The Coalition on Homelessness was invited to be part of the World Meeting of Popular Movements, an event in Modesto, California, meant to bring together Catholic leadership and grassroots organizers to address inequality and exclusion. When we first got there it was really crowded, with so many people greeting us and welcoming us. I was so excited to be there, surrounded by people who really wanted to step up and do something, all these people from different places.
There were five of us who attended the three-day conference to speak about homelessness: myself and four other Coalition volunteers. Many people had come to speak about other issues going on in their cities, mainly about immigration, but we were the only group who had come to talk about homelessness, a topic that initially wasn’t even on the agenda. People got up and told their stories, how new laws are affecting them, and how things are looking in the future. We heard about struggles in Chicago, in New York, in Miami, in New Orleans, in Sacramento. Looking around I would guess there were about 700 people at this conference.
When we broke off into smaller groups they asked what we do we told them we work with homeless people. Other attendees seemed very interested in what we had to say, and in my group I talked about the things we do here, and people thought our work we do with homeless people was really important. Many people said that while there are homeless people in their cities, it hasn’t been as much of a focus, but after talking to us they wanted to take in more seriously. When people I talked to from these other cities go back home I think they will bring this focus on homelessness back with them. I hope we can keep these relationships going.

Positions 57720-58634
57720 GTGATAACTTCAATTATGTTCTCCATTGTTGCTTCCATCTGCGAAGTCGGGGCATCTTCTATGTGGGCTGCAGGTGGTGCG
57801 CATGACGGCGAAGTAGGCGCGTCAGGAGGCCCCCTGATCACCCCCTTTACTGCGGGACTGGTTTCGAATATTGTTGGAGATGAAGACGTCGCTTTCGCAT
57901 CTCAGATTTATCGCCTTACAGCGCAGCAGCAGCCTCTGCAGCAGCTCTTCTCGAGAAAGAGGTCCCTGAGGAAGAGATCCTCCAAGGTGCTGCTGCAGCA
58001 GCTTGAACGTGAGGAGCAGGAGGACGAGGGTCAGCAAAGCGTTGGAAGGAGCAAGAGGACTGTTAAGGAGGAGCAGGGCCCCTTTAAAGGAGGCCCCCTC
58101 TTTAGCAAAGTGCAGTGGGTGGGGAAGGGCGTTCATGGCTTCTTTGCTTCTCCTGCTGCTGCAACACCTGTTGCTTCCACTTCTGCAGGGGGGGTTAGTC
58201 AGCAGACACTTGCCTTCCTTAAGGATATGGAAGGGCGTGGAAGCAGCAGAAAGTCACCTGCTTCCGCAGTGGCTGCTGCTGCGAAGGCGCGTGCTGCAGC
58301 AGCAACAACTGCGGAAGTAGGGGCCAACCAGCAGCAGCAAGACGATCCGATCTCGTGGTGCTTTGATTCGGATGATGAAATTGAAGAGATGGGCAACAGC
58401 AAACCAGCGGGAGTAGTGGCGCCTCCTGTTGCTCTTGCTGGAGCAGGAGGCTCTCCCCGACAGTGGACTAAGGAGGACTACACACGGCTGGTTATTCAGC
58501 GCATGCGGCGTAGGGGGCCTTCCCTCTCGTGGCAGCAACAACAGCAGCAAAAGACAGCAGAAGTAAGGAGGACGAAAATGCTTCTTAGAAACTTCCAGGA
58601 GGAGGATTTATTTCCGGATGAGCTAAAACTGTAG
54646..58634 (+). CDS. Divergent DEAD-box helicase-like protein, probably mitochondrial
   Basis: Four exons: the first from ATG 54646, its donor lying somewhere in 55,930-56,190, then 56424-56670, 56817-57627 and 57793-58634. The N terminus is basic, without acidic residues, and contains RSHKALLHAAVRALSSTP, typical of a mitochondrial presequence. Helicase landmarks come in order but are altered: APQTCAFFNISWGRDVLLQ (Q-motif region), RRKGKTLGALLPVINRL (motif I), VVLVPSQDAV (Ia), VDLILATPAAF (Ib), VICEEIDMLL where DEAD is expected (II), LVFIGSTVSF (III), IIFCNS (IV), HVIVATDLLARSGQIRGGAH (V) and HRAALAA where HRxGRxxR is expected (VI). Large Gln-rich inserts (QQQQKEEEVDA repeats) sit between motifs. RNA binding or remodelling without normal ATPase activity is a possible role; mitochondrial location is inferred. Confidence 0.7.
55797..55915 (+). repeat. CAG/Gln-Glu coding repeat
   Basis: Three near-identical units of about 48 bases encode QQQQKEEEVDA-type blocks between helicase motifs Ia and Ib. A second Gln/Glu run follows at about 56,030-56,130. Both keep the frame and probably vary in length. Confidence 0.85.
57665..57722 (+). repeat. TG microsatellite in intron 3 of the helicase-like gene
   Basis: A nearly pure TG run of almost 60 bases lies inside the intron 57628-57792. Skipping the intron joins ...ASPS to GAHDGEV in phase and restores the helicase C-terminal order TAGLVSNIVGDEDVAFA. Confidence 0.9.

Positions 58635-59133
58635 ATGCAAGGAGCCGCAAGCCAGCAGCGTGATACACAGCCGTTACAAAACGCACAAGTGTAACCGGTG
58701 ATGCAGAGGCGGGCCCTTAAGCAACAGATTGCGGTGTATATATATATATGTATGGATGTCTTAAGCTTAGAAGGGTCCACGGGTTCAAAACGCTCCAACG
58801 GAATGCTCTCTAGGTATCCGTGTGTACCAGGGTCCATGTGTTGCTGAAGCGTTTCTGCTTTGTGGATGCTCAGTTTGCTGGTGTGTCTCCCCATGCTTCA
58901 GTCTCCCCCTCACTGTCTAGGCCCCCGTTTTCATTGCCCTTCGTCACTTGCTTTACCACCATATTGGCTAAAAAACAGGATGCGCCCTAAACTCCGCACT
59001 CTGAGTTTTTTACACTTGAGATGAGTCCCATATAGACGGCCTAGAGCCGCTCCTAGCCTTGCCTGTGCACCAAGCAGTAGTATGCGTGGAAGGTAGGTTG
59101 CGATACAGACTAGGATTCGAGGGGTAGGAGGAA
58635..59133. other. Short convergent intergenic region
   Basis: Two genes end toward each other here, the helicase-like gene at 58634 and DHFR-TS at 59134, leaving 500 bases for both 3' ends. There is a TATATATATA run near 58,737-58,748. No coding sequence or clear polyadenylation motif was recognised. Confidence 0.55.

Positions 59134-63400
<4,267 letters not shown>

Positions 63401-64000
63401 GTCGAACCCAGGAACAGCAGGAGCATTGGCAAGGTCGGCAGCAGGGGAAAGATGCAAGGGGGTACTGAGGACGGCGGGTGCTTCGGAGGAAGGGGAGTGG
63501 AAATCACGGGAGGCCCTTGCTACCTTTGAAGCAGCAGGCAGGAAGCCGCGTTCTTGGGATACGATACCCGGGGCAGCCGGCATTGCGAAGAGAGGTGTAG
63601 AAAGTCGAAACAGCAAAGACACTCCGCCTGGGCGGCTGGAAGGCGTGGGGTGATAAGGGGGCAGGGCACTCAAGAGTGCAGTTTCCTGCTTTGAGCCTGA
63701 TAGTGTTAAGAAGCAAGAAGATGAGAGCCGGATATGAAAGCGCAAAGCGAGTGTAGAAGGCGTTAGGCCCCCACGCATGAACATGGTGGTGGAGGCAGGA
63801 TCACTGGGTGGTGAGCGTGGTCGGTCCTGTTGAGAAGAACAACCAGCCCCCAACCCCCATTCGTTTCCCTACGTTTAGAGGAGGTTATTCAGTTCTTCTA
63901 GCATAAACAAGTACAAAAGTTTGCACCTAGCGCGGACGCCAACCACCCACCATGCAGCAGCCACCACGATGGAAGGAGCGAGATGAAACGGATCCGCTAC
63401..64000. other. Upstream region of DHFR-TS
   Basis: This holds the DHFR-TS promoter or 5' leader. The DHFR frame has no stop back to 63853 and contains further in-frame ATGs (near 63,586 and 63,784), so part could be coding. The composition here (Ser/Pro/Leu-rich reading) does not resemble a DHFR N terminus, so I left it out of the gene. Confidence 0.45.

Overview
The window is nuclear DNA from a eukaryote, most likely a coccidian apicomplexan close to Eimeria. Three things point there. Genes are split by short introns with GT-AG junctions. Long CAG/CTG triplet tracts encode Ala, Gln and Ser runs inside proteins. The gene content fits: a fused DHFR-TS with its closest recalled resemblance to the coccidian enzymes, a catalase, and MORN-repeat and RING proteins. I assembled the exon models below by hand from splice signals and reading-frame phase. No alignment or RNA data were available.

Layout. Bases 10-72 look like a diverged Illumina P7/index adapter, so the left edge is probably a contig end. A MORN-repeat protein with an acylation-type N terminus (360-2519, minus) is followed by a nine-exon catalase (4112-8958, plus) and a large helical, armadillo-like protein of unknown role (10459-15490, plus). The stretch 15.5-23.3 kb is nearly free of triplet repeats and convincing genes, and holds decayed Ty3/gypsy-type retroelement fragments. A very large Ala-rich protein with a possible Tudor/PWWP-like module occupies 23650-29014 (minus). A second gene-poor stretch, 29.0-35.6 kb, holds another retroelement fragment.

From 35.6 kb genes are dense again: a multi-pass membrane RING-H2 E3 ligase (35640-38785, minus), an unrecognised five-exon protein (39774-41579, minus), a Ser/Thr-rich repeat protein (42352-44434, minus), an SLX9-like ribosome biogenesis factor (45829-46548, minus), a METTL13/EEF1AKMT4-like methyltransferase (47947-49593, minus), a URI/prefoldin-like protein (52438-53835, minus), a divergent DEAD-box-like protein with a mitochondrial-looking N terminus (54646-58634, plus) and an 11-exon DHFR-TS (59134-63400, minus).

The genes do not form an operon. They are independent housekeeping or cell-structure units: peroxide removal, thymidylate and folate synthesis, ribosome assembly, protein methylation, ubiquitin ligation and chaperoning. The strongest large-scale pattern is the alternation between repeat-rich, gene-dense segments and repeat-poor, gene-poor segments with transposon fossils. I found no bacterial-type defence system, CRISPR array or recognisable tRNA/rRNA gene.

We should also fight for immigrants because we don’t want our communities to get deported. Immigrants are more likely to be homeless because they don’t have as much stability, and many of them do farmwork out in the fields so they have to find find places to stay out there. A lot of the people at the conference were themselves immigrants, people who work in the fields doing farmwork. A lot of people said they we have to start doing something.
I hope that we can synthesize the struggles we all learned about through this event, and hope that these other organizations will start working for homeless people, and we can recommit to our work with immigrant communities. Many people think homeless people have rights, except we don’t have no rights at all. We all are in this struggle together. ≠